This vendor-written piece has been edited by Executive Networks Media to eliminate product promotion, but readers should note it will likely favour the submitter's approach.
A few cyber attacks have garnered some media attention this year, but perhaps most noteworthy and relevant in the region is the Bangladesh Bank heist, one of the largest bank thefts to date.
The culprits took away US$ 81 million and was believed to have been executed through a malware installed on one of the bank's computers. Whether such threat comes from opportunistic individual hackers or professional cybercrime syndicates, there is a very real risk that cyberattacks will have devastating effects on business organisations, and even individuals.
The fact remains that business leaders at all levels face the difficult task of ensuring that their organisations not only understand these risks but also act on them. Responsibilities for building cybersecurity policies and strategies is often still confined to IT managers and other technical experts.
This is a particular concern in the Asia-Pacific region, where there is relatively little understanding of the volume and nature of vulnerabilities within strategic sectors of the economy.
Singapore, in particular, may be vulnerable to such cyberthreats. Its strategic position as a regional trade and banking hub makes it a prime target for threat actors.
We spoke with a few cybersecurity experts and business leaders during a roundtable session that we organised and had summarised four key observations on the current state of cybersecurity:
- Cyber attacks certainly pose a serious threat to businesses in Asia-Pacific
- Threat intelligence is crucial in the fight against cybercrime
- There is a greater need to develop and nurture cybersecurity talents
- Organisations can look at threat information sharing to help to mitigate cyber threats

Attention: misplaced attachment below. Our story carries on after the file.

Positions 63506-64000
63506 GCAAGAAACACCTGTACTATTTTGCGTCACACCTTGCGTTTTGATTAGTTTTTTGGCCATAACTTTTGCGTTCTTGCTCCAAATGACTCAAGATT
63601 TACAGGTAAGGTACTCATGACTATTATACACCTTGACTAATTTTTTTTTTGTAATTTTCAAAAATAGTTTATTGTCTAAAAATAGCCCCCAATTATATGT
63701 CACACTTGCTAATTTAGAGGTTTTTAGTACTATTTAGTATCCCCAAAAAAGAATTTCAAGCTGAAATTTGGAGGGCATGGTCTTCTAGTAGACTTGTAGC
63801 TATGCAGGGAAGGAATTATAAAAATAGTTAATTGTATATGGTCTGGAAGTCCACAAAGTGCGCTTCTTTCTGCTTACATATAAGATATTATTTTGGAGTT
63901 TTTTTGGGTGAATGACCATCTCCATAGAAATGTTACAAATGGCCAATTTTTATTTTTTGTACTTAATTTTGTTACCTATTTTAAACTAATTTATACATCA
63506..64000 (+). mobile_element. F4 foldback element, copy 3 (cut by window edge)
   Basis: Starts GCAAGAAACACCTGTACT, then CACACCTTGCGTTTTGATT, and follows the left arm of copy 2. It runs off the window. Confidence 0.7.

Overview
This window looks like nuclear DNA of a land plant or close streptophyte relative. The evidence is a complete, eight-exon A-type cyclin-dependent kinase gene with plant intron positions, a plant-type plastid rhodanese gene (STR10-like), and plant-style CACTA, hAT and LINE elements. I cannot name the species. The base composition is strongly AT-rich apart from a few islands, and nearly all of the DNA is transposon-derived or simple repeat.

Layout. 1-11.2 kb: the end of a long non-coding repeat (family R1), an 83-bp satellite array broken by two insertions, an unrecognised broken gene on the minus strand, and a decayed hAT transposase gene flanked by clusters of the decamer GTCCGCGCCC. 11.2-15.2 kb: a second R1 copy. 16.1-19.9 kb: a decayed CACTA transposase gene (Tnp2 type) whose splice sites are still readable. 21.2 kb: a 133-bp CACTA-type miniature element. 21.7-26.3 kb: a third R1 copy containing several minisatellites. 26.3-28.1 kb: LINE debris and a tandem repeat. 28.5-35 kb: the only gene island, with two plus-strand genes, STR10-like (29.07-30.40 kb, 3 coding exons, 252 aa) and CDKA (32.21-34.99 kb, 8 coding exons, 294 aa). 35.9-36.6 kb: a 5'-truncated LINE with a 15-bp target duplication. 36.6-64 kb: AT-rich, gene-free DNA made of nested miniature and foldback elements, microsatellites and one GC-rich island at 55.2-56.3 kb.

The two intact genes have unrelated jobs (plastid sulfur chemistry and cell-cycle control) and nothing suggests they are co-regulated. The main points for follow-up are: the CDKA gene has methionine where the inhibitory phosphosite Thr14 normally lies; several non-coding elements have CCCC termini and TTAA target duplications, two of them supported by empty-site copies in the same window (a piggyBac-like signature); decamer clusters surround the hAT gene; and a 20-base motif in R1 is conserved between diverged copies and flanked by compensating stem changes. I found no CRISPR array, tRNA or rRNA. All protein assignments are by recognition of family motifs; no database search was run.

The risk is real
Cyber attacks are few and far between. Hence it is difficult to identify the potential source, reach, and impact of cybercrime. Some suspect the scarcity means cyber attacks are taking place without being detected, while other experts believe it is much more likely that security breaches are known but not reported.
This may be particularly true for financial institutions in the region. Due to the nature of the business, financial institutions will always be a tempting target for cybercrime. However, the need to protect banks' reputation could be one of the reasons why cases of breaches that occurred here, may not be known to the public.
Overall, the number of cyber attacks is set to grow as new technologies designed to boost economic growth and productivity create new information security challenges. This will only aggravate the information gap on the nature and scope of potential risks.
As countries such as Singapore set their eyes on becoming a smart nation or building smart cities, a large part of the trade and commerce will rely on interconnected digital services, exposing the very fabric of the economy to cyber threats, remarked one of the panelists who attended our roundtable event.
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